If I were to be completely honest, I have spent my entire weekend thinking about what makes Maryam’s identity? What makes this little naïve seventeen years old’s wretched identity? And I found my answer, sourced in a single characteristic that has sort of rebelled against everything that I have been raised to believe was right.
So, as to begin, my name is Maryam Abdulaziz Bin Sougat Al Falasi. I come from a tribe, and a family, of poets and all kinds of lovers of the written word, like my late grandfather and my great uncle who are both poets. And it’s only wonderful when it’s not. See, this passion and love for words is absolutely spectacular, but something else tagged along with it, and it’s something I like to call: Extreme Conventionalism. And although being conventional is wonderful, it does come with its rough ends. Because with conventionalism comes traditionalism, evidently, and traditionalism carries a certain set of characteristics that are required in every individual. My family and my society carry these characteristics with pride. And here, is where my problem arises: I don’t carry these characteristics with pride. Because I am required to have so much pride I could blow up; to be so nationalistic I might as well turn into a flag; to be so in tune with my own culture that it becomes who I am. I cannot be any of these things. I don’t feel, in any manner, connected to my culture. And this is the honest truth. The reason behind this is sourced in the fact that I am an introvert. Now being an introvert (the rebelling characteristic that I have mentioned above.) means being an inward-thinker, and my society is forcing me to be an outward-thinker. I have tried so hard to be this Epitome of Perfection Extrovert, but it just wasn’t my thing. It wasn’t who I am.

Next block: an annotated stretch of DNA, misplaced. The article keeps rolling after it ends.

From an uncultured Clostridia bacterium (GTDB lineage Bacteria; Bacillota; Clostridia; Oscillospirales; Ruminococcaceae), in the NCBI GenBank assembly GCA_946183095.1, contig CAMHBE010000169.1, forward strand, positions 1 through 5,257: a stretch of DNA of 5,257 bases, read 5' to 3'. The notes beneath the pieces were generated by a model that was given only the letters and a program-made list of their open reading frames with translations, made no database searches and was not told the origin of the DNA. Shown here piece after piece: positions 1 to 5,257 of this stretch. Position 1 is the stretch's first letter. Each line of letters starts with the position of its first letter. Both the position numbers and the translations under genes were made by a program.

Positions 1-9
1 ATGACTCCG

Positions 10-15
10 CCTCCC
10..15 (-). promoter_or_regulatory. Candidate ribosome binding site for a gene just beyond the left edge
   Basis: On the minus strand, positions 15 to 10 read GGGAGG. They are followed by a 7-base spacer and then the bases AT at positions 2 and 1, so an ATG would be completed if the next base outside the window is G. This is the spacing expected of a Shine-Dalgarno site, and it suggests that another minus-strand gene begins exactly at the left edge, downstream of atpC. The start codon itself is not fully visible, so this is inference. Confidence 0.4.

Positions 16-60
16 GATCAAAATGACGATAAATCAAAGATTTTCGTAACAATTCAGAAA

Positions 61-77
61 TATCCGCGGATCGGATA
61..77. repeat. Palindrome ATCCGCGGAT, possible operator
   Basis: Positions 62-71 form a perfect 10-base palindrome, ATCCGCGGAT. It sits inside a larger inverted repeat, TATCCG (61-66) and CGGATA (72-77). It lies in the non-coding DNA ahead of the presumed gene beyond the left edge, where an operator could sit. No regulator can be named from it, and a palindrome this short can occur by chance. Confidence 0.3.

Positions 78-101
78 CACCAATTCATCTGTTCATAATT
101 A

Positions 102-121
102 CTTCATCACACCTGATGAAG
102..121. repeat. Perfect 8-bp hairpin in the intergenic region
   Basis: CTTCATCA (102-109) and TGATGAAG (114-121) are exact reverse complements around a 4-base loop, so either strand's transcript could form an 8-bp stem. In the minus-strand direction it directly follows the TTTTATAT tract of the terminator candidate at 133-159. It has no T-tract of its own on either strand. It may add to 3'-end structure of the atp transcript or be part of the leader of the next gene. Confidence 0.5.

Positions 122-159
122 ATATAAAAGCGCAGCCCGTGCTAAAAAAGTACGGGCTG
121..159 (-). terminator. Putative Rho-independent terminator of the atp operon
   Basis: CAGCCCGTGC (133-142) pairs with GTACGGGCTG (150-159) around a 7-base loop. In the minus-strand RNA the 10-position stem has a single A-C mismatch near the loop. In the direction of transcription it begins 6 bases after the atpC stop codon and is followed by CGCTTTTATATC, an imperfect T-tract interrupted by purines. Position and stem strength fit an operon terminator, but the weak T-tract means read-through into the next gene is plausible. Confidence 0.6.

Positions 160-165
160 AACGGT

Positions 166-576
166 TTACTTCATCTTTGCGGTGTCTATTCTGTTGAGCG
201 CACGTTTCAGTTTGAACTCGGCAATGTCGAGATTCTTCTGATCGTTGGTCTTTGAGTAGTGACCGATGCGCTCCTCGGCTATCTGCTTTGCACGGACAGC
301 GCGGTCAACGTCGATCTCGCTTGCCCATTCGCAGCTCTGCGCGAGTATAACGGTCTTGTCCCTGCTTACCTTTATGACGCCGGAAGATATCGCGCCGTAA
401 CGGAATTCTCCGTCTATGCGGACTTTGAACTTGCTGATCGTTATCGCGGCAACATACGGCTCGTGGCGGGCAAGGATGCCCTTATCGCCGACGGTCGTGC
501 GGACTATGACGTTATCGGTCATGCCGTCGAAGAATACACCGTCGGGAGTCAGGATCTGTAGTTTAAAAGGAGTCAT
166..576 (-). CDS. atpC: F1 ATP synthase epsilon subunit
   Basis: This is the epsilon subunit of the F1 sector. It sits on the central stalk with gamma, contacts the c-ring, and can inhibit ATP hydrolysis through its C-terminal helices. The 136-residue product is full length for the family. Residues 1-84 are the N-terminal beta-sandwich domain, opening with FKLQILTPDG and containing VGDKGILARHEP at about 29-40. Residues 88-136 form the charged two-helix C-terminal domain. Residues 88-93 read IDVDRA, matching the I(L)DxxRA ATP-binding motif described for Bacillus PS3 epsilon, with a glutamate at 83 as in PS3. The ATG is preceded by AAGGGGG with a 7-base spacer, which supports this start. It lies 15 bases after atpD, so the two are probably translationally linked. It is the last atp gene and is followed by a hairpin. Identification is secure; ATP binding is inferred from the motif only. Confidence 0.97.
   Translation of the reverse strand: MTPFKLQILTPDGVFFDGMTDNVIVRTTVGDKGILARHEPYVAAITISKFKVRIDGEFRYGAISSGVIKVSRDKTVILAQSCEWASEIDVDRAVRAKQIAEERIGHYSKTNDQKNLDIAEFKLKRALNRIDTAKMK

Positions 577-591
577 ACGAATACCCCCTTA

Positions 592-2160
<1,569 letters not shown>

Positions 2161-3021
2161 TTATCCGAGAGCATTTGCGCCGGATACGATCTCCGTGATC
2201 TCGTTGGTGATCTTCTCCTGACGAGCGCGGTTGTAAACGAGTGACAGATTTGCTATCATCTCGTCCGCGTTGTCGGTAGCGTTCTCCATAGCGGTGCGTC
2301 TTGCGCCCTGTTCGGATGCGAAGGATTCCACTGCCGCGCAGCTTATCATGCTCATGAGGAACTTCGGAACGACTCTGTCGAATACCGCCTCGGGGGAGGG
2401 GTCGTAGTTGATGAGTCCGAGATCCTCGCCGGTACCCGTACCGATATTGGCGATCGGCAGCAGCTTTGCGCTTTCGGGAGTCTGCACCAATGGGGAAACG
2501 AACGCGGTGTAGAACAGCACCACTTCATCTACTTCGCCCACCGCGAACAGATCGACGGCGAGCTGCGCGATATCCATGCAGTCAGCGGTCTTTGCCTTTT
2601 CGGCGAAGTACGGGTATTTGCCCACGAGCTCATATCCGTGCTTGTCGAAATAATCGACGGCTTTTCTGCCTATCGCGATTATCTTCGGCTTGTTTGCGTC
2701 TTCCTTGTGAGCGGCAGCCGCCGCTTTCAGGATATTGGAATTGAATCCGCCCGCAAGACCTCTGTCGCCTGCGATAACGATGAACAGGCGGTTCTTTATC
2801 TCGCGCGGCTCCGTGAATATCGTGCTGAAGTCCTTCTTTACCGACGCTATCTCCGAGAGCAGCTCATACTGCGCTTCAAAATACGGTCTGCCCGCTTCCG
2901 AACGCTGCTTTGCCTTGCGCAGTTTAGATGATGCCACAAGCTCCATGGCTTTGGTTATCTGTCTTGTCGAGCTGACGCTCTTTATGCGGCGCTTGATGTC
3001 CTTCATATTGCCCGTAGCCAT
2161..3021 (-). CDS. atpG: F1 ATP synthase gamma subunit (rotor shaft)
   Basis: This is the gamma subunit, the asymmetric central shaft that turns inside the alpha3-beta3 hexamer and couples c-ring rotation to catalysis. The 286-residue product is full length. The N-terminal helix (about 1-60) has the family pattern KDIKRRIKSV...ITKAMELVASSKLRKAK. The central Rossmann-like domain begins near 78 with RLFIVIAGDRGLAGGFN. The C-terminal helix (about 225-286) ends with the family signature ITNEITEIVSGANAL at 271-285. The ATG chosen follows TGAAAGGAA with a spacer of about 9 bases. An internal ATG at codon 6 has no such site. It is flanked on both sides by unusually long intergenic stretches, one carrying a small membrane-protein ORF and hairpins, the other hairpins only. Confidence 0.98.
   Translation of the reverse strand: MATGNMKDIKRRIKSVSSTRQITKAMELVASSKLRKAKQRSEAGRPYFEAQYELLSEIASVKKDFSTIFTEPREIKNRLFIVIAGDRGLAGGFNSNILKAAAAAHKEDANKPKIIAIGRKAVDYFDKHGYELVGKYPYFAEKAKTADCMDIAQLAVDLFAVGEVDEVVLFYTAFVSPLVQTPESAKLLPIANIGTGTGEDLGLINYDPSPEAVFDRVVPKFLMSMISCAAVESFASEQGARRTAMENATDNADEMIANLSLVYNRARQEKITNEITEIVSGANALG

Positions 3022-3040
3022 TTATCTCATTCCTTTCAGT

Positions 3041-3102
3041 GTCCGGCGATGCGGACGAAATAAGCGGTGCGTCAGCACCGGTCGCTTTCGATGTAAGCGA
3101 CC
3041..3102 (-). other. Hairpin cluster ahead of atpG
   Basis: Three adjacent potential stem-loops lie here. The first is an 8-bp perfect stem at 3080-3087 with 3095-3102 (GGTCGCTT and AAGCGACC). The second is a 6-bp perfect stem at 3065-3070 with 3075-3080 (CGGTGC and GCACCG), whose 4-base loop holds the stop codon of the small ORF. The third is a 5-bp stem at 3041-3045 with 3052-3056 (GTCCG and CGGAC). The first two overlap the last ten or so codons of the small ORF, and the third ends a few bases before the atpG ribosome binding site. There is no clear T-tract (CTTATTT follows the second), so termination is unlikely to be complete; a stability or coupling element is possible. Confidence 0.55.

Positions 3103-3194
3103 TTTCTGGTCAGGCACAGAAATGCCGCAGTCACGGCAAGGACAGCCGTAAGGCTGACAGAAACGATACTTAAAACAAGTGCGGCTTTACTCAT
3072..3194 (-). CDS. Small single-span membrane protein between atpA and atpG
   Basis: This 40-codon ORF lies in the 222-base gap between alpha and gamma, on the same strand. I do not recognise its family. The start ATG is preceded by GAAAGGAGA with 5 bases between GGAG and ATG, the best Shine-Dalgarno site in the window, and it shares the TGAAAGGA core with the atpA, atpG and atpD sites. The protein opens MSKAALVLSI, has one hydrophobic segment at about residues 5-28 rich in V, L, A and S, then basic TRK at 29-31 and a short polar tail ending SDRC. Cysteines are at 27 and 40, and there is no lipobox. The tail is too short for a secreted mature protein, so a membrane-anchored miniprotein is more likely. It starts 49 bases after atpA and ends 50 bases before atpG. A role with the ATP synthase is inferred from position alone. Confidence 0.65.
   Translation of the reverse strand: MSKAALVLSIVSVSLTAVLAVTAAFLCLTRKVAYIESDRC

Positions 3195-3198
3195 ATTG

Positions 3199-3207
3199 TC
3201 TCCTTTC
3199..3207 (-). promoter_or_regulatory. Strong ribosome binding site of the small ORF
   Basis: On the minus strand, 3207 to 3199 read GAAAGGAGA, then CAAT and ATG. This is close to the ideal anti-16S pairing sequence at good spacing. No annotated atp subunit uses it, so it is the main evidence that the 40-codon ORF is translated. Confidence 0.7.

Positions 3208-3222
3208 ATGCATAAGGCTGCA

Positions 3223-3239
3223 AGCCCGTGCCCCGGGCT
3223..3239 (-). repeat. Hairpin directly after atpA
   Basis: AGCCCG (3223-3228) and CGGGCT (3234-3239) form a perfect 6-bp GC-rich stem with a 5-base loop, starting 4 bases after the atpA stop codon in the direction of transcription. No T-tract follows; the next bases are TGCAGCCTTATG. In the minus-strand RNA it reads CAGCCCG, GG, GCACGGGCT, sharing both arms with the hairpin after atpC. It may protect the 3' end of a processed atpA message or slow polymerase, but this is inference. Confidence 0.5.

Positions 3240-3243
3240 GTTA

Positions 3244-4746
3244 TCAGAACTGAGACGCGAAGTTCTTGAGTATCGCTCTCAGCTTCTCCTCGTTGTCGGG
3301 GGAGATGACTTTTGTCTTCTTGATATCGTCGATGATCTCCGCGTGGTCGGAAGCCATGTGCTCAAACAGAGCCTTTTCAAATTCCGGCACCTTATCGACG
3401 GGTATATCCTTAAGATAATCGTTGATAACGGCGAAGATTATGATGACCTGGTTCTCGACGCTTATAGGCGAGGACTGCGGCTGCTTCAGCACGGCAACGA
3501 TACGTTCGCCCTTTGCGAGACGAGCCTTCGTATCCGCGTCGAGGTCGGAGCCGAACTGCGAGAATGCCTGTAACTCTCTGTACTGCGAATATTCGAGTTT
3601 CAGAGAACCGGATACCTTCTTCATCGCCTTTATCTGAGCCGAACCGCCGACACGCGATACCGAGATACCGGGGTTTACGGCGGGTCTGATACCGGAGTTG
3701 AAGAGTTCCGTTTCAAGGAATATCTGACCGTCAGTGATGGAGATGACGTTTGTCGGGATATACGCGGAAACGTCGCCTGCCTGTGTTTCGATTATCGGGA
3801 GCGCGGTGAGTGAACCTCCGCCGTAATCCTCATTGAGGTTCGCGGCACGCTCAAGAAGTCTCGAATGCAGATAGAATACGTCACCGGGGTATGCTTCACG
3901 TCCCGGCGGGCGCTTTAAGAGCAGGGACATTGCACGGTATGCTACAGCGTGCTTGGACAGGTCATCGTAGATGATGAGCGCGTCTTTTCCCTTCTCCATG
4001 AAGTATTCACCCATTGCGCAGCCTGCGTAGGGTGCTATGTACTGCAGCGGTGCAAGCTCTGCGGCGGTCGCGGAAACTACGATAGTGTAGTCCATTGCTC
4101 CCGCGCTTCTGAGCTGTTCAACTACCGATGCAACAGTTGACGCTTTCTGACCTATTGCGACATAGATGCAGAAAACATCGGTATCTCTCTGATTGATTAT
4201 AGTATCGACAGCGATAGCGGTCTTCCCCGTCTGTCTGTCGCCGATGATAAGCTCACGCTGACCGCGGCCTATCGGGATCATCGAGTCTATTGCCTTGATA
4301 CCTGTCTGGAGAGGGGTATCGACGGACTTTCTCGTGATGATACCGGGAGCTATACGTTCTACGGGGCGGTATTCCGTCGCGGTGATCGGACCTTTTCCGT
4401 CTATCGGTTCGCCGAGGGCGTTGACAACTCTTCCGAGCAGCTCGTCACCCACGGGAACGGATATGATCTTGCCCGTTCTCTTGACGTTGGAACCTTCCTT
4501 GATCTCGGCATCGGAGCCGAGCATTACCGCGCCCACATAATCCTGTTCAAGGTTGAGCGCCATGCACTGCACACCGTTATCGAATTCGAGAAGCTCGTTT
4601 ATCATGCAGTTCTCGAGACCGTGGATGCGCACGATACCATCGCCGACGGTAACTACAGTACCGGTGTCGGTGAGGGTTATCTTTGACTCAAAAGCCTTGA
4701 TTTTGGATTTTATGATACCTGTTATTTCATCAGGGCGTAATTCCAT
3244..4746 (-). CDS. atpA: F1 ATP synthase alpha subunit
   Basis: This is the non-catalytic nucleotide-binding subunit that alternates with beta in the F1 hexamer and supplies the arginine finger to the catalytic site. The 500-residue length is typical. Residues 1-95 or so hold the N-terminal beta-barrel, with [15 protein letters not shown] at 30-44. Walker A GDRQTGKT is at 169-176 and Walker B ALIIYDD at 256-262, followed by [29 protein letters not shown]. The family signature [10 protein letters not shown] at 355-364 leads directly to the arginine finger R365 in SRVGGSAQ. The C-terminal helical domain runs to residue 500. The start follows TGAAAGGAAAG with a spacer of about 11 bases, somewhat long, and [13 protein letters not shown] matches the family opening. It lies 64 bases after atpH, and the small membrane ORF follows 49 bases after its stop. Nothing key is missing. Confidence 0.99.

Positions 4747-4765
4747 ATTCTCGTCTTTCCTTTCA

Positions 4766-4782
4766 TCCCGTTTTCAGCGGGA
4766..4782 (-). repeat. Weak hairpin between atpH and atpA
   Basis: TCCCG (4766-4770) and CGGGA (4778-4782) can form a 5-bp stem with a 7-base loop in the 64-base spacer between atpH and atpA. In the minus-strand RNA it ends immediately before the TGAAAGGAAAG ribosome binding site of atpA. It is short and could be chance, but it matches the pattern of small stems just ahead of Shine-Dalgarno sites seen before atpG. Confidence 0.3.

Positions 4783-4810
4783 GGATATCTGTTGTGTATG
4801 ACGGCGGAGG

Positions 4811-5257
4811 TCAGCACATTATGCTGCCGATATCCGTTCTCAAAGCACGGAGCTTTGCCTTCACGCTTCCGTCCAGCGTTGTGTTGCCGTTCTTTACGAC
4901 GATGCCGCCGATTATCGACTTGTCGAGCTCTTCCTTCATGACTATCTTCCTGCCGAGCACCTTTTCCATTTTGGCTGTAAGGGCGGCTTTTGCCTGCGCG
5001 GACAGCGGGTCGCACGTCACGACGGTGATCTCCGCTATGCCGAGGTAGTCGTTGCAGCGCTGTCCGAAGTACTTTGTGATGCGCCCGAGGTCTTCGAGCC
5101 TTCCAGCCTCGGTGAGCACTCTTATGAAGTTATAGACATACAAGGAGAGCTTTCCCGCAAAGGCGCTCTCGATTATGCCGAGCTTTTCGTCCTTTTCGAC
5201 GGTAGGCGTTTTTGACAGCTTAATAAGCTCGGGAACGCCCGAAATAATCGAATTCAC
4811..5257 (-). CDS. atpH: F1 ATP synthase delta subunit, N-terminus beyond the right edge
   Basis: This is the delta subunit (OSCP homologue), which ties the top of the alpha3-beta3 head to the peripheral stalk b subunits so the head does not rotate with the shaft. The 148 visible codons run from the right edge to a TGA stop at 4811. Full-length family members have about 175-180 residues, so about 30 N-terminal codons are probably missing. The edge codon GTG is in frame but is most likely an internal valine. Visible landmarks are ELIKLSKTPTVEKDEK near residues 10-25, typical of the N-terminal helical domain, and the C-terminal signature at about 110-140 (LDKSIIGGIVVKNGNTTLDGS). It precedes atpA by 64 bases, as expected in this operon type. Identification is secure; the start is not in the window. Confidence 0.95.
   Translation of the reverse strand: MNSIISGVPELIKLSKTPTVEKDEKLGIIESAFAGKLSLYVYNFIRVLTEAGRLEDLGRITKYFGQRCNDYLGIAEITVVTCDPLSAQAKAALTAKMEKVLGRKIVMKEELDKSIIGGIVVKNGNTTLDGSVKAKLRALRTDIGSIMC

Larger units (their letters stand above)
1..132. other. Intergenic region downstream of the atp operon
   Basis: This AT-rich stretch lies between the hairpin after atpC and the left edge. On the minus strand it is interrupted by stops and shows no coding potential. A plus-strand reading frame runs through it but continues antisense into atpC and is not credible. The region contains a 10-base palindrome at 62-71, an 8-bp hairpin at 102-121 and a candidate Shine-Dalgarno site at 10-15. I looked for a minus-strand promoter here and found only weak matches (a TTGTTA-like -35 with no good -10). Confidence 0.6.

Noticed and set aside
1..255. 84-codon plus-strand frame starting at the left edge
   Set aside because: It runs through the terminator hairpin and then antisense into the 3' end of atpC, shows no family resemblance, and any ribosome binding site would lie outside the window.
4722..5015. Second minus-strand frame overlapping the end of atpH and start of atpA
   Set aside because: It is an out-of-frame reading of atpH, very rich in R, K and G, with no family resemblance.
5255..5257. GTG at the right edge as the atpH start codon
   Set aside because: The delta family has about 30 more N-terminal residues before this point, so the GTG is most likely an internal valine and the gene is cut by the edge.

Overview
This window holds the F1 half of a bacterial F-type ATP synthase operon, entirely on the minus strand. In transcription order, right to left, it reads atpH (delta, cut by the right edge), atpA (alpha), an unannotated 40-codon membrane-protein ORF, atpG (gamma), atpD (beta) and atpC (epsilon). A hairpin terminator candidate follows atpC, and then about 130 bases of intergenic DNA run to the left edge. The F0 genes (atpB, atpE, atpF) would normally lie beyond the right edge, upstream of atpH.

Through this, through trying to fit into a mold that was not crafted for me, I have understood that I was born to not fit into a mold at all. That I cannot be a part of my society the same way an atom is a part of a sea, but I can be a part of my society the same way the wind is part of the forest. It is not exactly directly relevant to the forest, but it is still a fracture of it. And even though people have regarded my introversion with distaste, and a thousand different people tried to ‘fix’ my innate habit, I am still fond of my introversion. My introversion, I have realized through this, is what made me who I am—what crafted my identity. It allowed me to look at my society wonderfully, because it has given me the same pride, the same nationalism, and the same understanding of my culture but in a different form that suits me best.
To further elaborate, even though my country’s language and its culture haven’t influenced me the same way it has influenced my peers, it still has its mark. This might sound awfully silly, but because both my parents have Bedouin relatives, and Bedouin carry their pride in their language, my parents’ accent has a touch of Bedouin, and so naturally, my accent has a touch of Bedouin as well. And even though it is rough and archaic, it does have its own flare—it is its own source of pride. Here is where I sourced mine, in our own unique language. It made me look at my country in an entirely different light. It made me feel that I can be a part of it, that this language serves as the connection between my society and I.
So I have come to the conclusion that an identity, to me, does not have to be a set of pre-constructed notions and characteristics based on other people’s ideas of who an individual must be, but a set of characteristics partially derived from a nation’s culture, and partially derived from the individual’s own journey into self-discovery and understanding.